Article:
Health experts have long advocated drinking tea instead of coffee, and the Middle East is awash in both, but modern food technology is heating up health concerns over this ancient brew. A recent article in The Atlantic raised questions about the safety of synthetic tea bags. Tea bags? Now we have to worry about tea bags?
Newfangled tea bags have come online, partly as brand differentiators, partly for “better” functionality as brewing devices. Silky-tongued marketers devised novel geometric shapes and “fabrics” to set their products apart, and the majority of these tea bags are made with plastics. Some are nylon, some are viscose rayon, and others are thermoplastic, PVC or polypropylene.
Plastics have high melting points, but polymer molecules begin to break down at lower temperatures, allowing the bags to leach compounds with unknown health hazards when steeped in boiling water.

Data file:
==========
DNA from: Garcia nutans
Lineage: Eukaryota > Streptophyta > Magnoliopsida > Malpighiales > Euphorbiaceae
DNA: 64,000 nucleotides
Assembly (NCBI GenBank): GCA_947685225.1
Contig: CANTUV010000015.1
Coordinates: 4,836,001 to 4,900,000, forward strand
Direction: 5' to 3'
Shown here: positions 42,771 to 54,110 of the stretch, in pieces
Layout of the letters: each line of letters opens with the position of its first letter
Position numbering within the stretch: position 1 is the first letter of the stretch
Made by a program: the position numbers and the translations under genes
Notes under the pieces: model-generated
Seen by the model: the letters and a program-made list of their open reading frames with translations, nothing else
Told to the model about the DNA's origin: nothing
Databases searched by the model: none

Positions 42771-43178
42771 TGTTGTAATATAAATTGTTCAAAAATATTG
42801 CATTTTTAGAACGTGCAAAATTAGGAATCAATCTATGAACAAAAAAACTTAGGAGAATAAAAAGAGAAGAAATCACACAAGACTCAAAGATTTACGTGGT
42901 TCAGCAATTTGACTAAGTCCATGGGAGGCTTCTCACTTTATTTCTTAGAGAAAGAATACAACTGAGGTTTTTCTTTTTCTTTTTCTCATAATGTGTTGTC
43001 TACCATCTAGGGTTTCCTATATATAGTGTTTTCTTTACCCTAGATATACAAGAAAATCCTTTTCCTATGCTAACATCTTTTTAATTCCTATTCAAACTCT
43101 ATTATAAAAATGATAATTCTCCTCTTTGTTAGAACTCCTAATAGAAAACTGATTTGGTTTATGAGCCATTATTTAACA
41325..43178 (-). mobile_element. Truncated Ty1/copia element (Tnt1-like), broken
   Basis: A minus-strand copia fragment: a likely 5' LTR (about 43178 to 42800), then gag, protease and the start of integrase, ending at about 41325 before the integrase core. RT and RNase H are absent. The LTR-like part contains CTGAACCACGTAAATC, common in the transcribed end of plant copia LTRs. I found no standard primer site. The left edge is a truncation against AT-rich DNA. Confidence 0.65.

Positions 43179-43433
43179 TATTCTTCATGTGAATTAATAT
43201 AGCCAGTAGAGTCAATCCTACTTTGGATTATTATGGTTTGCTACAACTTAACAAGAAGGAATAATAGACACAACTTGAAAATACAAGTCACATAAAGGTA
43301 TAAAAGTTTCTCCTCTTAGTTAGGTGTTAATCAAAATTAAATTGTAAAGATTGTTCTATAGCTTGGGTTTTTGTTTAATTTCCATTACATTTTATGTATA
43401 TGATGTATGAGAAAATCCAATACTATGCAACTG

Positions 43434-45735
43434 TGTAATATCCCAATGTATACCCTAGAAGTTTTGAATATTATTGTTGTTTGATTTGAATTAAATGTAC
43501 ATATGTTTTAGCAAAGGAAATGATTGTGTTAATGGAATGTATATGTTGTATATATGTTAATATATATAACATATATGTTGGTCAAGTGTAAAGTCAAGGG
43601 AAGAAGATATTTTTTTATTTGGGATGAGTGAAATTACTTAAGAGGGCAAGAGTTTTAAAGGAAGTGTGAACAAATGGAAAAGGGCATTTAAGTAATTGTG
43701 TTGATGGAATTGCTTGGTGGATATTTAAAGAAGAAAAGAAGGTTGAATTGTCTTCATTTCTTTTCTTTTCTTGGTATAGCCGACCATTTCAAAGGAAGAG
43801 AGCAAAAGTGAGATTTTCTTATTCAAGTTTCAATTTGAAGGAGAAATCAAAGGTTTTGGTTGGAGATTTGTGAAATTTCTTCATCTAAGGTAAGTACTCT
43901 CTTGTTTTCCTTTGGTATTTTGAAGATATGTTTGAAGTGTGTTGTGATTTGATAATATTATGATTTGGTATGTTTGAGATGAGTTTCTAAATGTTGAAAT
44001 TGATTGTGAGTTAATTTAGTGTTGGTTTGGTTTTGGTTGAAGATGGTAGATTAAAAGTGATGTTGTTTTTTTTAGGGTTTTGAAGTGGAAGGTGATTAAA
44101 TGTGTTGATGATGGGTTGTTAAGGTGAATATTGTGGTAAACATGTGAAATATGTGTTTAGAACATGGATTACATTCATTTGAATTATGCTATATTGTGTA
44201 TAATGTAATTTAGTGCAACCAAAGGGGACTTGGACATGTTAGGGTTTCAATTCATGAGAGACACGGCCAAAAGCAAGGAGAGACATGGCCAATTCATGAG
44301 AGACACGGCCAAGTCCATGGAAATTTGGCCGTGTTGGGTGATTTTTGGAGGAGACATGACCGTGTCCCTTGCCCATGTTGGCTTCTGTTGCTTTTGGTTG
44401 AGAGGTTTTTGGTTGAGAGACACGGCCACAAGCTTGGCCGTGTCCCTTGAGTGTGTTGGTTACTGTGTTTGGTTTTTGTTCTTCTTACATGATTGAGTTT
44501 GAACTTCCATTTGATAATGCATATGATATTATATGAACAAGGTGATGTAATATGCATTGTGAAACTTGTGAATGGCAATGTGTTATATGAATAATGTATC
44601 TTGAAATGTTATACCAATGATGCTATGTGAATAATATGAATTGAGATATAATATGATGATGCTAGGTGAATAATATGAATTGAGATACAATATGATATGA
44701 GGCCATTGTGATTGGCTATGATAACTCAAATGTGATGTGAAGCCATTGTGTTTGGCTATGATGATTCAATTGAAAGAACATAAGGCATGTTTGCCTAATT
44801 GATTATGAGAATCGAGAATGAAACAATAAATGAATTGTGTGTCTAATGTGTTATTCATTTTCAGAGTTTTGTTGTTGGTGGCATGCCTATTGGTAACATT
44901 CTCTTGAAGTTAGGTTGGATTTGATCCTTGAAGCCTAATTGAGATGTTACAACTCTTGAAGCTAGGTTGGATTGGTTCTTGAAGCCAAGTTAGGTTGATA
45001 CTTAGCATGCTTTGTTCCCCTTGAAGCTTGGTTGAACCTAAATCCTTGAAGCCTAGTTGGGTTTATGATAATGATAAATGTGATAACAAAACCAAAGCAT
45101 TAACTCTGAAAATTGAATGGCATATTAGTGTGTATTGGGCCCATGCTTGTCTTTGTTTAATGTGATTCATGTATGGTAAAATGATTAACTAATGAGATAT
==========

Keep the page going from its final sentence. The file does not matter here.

Paper tea bags may be as bad as plastic since many are treated with epichlorohydrin, a compound used to produce epoxy resins. It’s also used as a pesticide, and is found in coffee filters, water filters, and in variable levels in refined vegetable oils and sausage casings.
According the Mercola website, when epichlorohydrin mixes with water, it hydrolyzes to 3-MCPD, a carcinogen associated with food processing that has also been implicated in suppressed immune function and infertility.
And no health agencies are supervising this potential toxic exposure.
I stumbled on this news over a Jordan holiday: this week Labor Day combined with Orthodox Easter. Many people travel over the five-day weekend, and I’d placed an order for Turkish apple tea with a friend who headed to Istanbul. Now I’m thinking that sweet brew could do me in.
A good way to protect yourself is to buy tea from manufacturers who can certify that their bags don’t contain this compound. Or opt for loose tea. To avoid pesticides, select organic tea. Or do what I’m considering: drink beer.
Image of dunked tea bag from Shutterstock